Bulb planting got done last weekend. All of a 1000 give or take a few. The weather cooperated beautifully. Sunny, not too windy and comfortably cool conditions made the daunting task much easier to tackle. I say daunting because it is. There are so many holes to dig, drop a bulb and then fill back whilst maneuvering ones way around myriad established perennials. In my garden, it takes two days of steady planting by a team of two minimum. One drills holes the other fills.
In the past, I did the whole thing myself. But age catches up and help is necessary – family is roped in. I’m immensely grateful for their willingness to go along with my horticultural ambitions or, as they like to call it, my craziness. This year, I’ve been handicapped by wayward knees so it has been particularly meaningful to get the support of loved ones.
Like a child of a farming family taking time from school to help with planting/harvest, my daughter drove down from her graduate school in Ithaca to do her fair share in getting the bulb planting done. I’m thinking next year, I’ll try to get her cohorts from school to join in and give my husband a break!
Despite having a direct, realistic understanding of the weather patterns and climate shifts, the loss, reduction or changes in certain flora and/or fauna of value to the ecosystem, gardeners are an optimistic lot. The very business of gardening is about the future. What I plant now will only yield in time ahead. Through all the vagaries of the weather and general circumstances, on pure faith we sow, plant, water, feed, weed and nurture. It’s going to be just fine – we feel this viscerally. It would be impossible to garden without that conviction.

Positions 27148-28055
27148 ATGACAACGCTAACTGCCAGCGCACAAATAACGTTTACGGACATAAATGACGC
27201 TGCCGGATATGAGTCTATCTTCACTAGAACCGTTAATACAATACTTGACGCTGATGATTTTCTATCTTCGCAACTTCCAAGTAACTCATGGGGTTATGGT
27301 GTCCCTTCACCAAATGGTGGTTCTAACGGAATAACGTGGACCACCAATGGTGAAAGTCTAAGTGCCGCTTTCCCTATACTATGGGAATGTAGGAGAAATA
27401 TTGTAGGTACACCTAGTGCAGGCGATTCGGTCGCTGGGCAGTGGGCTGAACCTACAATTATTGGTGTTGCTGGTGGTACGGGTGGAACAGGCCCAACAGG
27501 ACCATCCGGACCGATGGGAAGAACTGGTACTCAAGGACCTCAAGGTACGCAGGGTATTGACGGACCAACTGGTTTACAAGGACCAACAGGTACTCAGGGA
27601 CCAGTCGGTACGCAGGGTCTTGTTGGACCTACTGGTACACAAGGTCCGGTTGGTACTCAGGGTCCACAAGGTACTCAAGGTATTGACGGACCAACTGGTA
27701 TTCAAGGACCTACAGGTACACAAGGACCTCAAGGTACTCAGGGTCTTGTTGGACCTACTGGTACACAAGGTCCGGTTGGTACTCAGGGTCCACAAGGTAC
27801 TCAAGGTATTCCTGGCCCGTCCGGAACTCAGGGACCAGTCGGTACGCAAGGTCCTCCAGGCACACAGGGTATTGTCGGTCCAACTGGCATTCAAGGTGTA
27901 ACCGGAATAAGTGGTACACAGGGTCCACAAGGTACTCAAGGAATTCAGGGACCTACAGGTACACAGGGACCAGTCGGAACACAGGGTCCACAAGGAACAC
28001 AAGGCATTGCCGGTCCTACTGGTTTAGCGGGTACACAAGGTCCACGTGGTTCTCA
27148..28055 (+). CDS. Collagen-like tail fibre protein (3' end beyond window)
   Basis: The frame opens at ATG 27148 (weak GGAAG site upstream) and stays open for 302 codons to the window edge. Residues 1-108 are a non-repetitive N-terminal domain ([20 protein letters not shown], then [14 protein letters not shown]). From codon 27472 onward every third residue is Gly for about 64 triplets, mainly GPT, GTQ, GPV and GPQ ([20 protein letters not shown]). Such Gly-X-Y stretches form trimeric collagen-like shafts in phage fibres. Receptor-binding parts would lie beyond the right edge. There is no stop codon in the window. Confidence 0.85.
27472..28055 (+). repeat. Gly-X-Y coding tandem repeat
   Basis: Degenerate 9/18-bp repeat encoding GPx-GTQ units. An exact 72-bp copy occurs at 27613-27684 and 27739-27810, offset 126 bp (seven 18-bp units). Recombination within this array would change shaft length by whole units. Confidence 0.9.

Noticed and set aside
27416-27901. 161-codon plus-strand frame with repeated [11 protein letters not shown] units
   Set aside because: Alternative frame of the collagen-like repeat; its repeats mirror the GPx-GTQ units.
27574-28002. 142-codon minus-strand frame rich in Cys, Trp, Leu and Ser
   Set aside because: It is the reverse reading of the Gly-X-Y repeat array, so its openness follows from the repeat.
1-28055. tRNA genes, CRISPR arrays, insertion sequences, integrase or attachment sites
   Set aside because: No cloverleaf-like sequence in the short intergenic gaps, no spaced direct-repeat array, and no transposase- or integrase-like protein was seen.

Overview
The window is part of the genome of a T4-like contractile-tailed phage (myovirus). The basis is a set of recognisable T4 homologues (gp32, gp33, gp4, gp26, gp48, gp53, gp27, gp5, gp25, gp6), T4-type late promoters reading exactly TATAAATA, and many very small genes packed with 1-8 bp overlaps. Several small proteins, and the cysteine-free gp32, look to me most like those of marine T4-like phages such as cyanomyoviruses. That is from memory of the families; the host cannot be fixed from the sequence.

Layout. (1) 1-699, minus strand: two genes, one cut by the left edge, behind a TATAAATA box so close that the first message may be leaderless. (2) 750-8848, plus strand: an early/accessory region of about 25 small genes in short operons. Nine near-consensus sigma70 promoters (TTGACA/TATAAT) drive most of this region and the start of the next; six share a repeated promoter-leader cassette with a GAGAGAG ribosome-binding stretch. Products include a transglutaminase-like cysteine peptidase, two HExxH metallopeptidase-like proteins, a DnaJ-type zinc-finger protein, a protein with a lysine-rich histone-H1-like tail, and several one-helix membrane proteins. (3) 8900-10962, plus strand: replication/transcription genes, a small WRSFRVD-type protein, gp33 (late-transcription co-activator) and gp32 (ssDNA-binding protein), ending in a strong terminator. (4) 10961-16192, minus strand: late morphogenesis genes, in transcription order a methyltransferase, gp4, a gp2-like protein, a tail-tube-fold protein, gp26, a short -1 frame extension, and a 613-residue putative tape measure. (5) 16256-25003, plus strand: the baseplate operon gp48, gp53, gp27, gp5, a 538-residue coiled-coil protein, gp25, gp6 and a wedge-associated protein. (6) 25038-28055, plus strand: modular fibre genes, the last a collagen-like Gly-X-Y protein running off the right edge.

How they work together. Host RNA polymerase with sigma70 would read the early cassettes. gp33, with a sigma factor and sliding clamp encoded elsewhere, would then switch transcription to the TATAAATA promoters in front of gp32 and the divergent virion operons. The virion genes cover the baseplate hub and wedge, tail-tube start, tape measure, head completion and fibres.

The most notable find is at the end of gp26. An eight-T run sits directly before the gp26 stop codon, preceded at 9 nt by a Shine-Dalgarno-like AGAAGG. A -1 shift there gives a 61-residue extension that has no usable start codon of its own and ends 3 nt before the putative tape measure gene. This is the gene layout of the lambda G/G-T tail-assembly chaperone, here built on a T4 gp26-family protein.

When it comes to bulb planting, it takes an extra dose of faith. The bulbs look innocuous – brown, rotund, little nuggets full of the promise of a beautiful tomorrow. With the goal of celebrating the end of winter and the arrival of spring, we envision the flowers put forth by the myriad bulbs and plant. We bury the bulbs in cavities of appropriate depths scattered through beds and meadow and come away with the conviction that they will deliver. Our full trust in Nature is commendable. In our interactions with other humans we do not display quite the same degree of faith. Human nature seems so much more fickle and treacherous than Nature herself.
Currently, at a time when we cannot ignore the acts and words of so many people within our midst as well as afar that demonstrate the worst of human traits, we must seek solace somewhere. That somewhere is a garden – ones own or elsewhere. Here, we find comfort and courage to face the future. In planting a bulb, a seed or a young plant, we firmly express our faith that there will be better tomorrow. Life would simply be unbearable otherwise.
Note: I encourage those without gardens to grow something(s) in a pot. A houseplant, an amaryllis, micro-greens, anything. I promise, you will feel so much better as you watch it grow. Have faith.
Images of bulb planting this past weekend – A mix of assorted tulips, alliums, camassia, fritillaria and ornithogalums were this year’s choice.
(c) 2023 Shobha Vanchiswar
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